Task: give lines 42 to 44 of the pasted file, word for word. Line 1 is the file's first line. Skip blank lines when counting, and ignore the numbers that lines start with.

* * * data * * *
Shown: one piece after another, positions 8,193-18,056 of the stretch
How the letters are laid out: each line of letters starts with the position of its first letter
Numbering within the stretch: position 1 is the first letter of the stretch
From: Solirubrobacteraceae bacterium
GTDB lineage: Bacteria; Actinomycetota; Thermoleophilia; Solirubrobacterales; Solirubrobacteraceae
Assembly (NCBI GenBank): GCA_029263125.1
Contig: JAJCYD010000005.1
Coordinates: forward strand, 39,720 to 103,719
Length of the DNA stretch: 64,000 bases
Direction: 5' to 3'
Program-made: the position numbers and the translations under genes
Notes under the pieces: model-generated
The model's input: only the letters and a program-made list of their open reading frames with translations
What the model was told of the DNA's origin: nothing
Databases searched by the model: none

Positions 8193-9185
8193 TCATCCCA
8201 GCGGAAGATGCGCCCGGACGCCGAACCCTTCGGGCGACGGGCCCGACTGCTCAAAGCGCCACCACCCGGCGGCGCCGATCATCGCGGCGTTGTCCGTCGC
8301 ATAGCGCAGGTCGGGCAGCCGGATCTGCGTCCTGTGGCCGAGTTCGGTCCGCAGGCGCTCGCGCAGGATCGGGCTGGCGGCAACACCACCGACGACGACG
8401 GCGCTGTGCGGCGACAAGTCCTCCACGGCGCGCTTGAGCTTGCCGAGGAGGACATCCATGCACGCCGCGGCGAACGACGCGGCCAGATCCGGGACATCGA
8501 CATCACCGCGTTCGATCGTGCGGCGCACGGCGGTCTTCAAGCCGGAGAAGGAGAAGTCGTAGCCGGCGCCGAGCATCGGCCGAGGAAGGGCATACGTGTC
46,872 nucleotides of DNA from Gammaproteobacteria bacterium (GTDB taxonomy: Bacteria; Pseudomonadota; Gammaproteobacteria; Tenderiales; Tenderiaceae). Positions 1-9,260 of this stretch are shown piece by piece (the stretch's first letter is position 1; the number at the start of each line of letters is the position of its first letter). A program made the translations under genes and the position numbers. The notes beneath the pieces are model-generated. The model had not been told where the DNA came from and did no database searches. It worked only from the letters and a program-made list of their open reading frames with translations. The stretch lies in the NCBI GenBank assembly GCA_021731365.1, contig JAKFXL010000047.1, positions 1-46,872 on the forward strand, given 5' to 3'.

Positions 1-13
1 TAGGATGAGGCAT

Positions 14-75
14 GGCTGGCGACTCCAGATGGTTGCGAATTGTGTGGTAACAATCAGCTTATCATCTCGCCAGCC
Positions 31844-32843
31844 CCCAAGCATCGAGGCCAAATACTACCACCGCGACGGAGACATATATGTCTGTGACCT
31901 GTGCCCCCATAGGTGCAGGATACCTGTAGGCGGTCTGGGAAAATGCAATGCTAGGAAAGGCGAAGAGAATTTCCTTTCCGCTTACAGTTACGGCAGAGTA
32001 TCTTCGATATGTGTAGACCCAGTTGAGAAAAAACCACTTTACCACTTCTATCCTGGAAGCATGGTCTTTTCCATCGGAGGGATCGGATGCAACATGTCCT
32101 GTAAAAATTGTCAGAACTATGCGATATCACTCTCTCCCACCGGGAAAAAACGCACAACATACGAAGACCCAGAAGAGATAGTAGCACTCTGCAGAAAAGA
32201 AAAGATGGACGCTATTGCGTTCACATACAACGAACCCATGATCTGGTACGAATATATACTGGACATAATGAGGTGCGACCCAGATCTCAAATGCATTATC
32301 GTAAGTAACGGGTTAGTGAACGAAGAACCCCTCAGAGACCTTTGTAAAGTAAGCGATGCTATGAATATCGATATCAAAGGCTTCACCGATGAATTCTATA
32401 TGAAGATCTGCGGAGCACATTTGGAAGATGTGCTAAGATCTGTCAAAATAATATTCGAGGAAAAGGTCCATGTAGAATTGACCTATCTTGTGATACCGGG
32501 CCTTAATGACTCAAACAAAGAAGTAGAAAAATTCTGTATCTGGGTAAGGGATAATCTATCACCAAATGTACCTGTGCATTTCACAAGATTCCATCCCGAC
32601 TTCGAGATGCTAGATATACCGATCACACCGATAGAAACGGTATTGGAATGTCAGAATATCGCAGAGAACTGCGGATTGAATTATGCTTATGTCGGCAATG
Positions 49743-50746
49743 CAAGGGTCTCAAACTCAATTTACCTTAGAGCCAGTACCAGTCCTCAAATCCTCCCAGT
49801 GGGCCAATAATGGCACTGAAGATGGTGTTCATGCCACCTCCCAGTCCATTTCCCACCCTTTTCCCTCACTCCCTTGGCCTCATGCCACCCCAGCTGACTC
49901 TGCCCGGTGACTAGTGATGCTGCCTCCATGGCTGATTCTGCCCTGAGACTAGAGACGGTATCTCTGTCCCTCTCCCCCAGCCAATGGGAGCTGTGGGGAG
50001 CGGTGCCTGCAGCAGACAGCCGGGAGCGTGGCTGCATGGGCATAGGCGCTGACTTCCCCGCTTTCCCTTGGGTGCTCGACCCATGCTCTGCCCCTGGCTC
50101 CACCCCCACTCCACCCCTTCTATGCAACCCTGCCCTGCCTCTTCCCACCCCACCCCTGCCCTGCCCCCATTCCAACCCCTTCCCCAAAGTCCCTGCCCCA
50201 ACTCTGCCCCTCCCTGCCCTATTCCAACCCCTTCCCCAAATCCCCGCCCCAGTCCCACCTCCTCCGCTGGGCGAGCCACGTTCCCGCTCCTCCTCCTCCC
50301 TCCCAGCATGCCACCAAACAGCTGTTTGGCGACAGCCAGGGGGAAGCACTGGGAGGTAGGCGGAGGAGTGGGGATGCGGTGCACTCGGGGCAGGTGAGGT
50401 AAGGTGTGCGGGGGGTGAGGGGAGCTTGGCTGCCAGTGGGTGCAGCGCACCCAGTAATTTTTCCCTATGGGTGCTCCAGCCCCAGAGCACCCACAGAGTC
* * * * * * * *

50101 CACCCCCACTCCACCCCTTCTATGCAACCCTGCCCTGCCTCTTCCCACCCCACCCCTGCCCTGCCCCCATTCCAACCCCTTCCCCAAAGTCCCTGCCCCA
50201 ACTCTGCCCCTCCCTGCCCTATTCCAACCCCTTCCCCAAATCCCCGCCCCAGTCCCACCTCCTCCGCTGGGCGAGCCACGTTCCCGCTCCTCCTCCTCCC
50301 TCCCAGCATGCCACCAAACAGCTGTTTGGCGACAGCCAGGGGGAAGCACTGGGAGGTAGGCGGAGGAGTGGGGATGCGGTGCACTCGGGGCAGGTGAGGT